British soul singer Adele scored her first Number One album in the U.S. this week, largely on the strength of digital sales. According to data from Nielsen SoundScan, 62 percent of the sales for Adele’s 21 in its first week out were for the digital album version, with only 38 percent of its overall 352,000 units sold coming from CD sales. If 21 had not been released on CD at all, it still would have been Number One, as the second-highest selling album of the week, Justin Bieber’s Never Say Never: Remixes, sold 102,000 copies.
Video: Adele on ’21’: ‘The Songs on Here are the Most Articulate I’ve Ever Written’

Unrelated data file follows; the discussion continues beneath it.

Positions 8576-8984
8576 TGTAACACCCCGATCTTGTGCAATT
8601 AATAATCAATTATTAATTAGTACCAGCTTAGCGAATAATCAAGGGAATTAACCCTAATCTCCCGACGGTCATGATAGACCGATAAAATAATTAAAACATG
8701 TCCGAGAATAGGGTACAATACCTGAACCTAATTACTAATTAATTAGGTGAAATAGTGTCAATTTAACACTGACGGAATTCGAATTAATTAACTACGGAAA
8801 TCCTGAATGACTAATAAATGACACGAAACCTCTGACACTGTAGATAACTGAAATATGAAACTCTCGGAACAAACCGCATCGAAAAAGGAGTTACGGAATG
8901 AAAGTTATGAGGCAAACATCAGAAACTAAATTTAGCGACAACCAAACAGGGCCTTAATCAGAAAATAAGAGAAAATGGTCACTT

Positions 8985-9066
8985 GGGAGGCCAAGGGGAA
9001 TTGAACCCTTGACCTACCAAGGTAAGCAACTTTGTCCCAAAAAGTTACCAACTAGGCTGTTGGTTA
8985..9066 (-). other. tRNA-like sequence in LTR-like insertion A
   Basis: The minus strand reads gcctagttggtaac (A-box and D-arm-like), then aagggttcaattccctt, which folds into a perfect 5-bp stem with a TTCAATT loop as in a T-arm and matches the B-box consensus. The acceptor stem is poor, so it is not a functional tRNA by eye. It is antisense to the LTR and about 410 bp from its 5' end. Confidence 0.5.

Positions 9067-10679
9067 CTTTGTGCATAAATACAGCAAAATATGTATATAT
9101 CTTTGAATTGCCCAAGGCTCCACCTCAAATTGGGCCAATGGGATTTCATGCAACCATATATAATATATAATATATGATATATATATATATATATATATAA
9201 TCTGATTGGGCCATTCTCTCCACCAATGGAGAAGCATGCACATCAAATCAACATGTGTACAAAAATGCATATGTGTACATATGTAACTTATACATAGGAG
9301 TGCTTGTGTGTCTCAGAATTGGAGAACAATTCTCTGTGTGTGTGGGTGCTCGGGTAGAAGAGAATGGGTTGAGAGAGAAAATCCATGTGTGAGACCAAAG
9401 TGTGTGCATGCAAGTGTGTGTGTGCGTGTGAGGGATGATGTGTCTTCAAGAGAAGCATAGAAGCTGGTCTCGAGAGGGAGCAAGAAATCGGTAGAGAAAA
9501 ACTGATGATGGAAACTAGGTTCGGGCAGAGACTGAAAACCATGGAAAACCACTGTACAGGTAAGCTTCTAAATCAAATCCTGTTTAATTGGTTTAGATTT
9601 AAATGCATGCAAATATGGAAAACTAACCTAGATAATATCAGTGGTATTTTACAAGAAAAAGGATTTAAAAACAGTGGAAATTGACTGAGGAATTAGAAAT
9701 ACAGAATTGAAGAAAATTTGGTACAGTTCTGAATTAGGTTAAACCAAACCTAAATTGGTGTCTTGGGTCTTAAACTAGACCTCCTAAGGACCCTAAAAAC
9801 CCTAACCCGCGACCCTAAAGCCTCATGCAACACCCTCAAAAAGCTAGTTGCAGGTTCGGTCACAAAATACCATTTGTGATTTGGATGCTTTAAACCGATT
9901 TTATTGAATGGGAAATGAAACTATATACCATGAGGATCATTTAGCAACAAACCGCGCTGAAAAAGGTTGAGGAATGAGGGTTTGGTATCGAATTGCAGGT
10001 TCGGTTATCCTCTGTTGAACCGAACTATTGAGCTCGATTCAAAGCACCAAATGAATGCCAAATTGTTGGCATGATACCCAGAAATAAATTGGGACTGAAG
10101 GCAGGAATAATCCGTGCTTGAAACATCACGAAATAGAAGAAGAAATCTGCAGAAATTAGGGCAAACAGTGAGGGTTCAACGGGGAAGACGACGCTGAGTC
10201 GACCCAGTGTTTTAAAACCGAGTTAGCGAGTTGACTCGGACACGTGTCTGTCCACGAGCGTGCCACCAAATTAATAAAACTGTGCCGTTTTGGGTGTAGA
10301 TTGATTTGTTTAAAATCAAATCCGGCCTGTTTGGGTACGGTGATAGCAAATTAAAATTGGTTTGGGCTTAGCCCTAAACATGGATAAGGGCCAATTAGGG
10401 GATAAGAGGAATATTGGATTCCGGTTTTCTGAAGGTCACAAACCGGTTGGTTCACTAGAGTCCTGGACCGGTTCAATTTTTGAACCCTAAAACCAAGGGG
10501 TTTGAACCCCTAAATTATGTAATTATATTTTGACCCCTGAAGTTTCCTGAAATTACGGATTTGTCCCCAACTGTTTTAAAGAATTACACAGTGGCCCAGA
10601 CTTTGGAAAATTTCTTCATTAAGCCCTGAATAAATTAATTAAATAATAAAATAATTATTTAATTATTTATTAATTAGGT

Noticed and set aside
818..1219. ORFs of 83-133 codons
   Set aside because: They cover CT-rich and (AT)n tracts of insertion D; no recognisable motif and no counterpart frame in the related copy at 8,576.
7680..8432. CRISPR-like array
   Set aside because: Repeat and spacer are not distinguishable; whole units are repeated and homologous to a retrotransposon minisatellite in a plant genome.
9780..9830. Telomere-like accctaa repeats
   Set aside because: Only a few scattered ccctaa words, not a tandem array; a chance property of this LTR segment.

A number of recent chart hits have been driven mainly by online purchases. When the Decemberists reached Number One with their album The King is Dead in January, digital sales accounted for 65 percent of sales, and a whopping 69 percent of Amos Lee’s Mission Bell came from digital stores.
The difference here is a matter of volume – Adele’s record sold 217,000 digital albums last week, in comparison to Lee’s album, which moved only 40,000 in its first week, making it the lowest-selling Number One in SoundScan history. 21 sold more than six times as many copies as the second-best selling digital record this week, Mumford and Sons’ Sigh No More.